On Tue, Jan 29, 2013 at 09:38:10AM -0800, Junio C Hamano wrote:

> Jeff King <p...@peff.net> writes:
> > +int commit_metapack(unsigned char *sha1,
> > +               uint32_t *timestamp,
> > +               unsigned char **tree,
> > +               unsigned char **parent1,
> > +               unsigned char **parent2)
> > +{
> > +   struct commit_metapack *p;
> > +
> > +   prepare_commit_metapacks();
> > +   for (p = commit_metapacks; p; p = p->next) {
> > +           unsigned char *data;
> > +           int pos = sha1_entry_pos(p->index, 20, 0, 0, p->nr, p->nr, 
> > sha1);
> This is a tangent, but isn't it about time to rip out the check for
> GIT_USE_LOOKUP in find_pack_entry_one(), I wonder.

Rip it out and always use sha1_entry_pos, or rip it out and never use
it? I have never been able to measure any speedup from it; I just use it
here to avoid rewriting the binary search myself. I do not think there
is any disadvantage to using it, so I'd be in favor of just
standardizing on it for any sha1 binary searches.

> These cached properties of a single commit will not change no matter
> which pack it appears in, and it feels logically wrong, especially
> when you record these object names in the full SHA-1 form, to tie a
> "commit metapack" to a pack.  Logically there needs only one commit
> metapack that describes all the commits known to the repository when
> the metapack was created.

True. I had originally envisioned it as tied to the packfile to help
manage the lifecycle. You know you need to generate a metapack for some
objects when they get packed, and you know you can throw it away when
the associated pack goes away. And it means you can verify the integrity
of the metapack by matching it to a particular packfile.

However, if you just have a commit cache, you can always blow the whole
thing away and regenerate it for all objects in the repo. It does not
have tied to a pack (you do end up doing some extra work at regeneration
when you are not doing a full repack, but it is really not enough to
worry about).

> In order to reduce the disk footprint and I/O cost, the future
> direction for this mechanism may want to point into an existing
> store of SHA-1 hashes with a shorter file offset, and the .idx file
> could be such a store, and in order to move in that direction, you
> cannot avoid tying a metapack to a pack.

Yes. That was not one of my original goals for the commit cache, but I
do think it's a useful direction to go in. And reachability bitmaps
(which would eventually be their own metapacks) would generally want to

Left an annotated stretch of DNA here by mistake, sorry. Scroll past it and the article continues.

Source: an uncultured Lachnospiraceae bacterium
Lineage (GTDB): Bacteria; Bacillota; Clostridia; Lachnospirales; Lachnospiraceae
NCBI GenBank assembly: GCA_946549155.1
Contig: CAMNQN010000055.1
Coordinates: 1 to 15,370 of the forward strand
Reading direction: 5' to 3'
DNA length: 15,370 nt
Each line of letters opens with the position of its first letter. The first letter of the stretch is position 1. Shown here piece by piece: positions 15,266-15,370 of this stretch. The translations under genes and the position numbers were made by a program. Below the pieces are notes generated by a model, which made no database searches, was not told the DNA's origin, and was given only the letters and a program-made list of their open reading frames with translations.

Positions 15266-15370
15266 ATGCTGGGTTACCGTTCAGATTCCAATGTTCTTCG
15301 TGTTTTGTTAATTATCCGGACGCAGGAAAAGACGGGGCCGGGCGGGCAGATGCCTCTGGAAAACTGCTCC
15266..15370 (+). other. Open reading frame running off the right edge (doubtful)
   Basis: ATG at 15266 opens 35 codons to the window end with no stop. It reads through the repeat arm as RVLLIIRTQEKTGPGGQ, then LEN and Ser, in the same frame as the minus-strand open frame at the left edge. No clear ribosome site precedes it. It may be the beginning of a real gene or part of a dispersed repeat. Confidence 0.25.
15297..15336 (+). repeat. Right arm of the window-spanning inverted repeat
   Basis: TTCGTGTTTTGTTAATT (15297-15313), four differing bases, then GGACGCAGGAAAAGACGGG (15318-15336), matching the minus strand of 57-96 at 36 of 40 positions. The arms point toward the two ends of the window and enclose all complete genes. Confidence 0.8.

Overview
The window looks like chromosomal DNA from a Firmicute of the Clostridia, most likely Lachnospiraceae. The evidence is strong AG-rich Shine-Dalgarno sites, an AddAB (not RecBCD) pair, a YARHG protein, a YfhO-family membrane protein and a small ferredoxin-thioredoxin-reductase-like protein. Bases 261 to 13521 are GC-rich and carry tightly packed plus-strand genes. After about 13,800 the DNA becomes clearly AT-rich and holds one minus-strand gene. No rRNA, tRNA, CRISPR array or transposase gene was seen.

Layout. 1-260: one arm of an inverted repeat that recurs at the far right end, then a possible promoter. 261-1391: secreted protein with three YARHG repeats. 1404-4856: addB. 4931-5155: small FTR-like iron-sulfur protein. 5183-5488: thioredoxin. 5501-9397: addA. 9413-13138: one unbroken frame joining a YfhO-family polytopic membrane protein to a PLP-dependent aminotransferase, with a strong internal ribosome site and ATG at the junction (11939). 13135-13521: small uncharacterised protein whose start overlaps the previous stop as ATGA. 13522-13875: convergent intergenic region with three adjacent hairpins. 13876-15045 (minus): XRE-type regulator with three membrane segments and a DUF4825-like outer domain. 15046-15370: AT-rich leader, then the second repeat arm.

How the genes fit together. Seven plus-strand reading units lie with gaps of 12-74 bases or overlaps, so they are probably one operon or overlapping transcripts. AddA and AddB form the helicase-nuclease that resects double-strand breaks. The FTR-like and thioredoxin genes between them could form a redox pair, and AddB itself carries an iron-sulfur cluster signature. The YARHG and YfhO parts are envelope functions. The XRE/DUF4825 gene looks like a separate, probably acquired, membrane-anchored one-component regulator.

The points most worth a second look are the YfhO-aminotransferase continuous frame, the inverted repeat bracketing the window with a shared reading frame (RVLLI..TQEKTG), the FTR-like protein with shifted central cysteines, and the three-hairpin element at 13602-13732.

be per-pack, too, for the same reason.

> > +   *tail = &commit_list_insert(c, *tail)->next;
> > +}
> It feels somewhat wasteful to:
>  - use commit_list for this, rather than an array of commit
>    objects.  If you have a rough estimate of the number of commits
>    in the pack, you could just preallocate a single array and use
>    ALLOC_GROW() on it, no?

We don't have a rough estimate, but yes, we could just use an array and
trust ALLOC_GROW to be reasonable. The use of commit_list did not have a
particular reason other than that it was simple (an array means stuffing
the array pointer and the nr and alloc counts into a struct to get to
the callback). The performance of writing the cache is dominated by
accessing the objects themselves, anyway. I don't mind changing it,
though, if you think it's clearer as an array.

>  - iterate over the .idx file and run sha1_object_info() and
>    parse_commit() on many objects in the SHA-1 order.  Iterating in
>    the way builtin/pack-objects.c::get_object_details() does avoids
>    jumping around in existing packfiles, which may be more
>    efficient, no?

Probably, though generating the complete commit cache for linux-2.6.git
takes only about 7 seconds on my machine. I wasn't too concerned with
optimizing generation, since it will typically be dwarfed by repacking
costs. It might make more of a difference for doing a metapack on all
objects (e.g., reachability bitmaps).

The reason I do it in .idx order is that it feeds the callback in sorted
order, so a writer could in theory just use that output as-is (and my
initial version did that, as it wrote separate metapacks for each
element). This version now puts all data elements together (for cache
locality), and builds the in-memory list so we do not have to re-do
sha1_object_info repeatedly. So it could very easily just generate the
list in pack order and sort it at the end.

I'll look into that for the next version.

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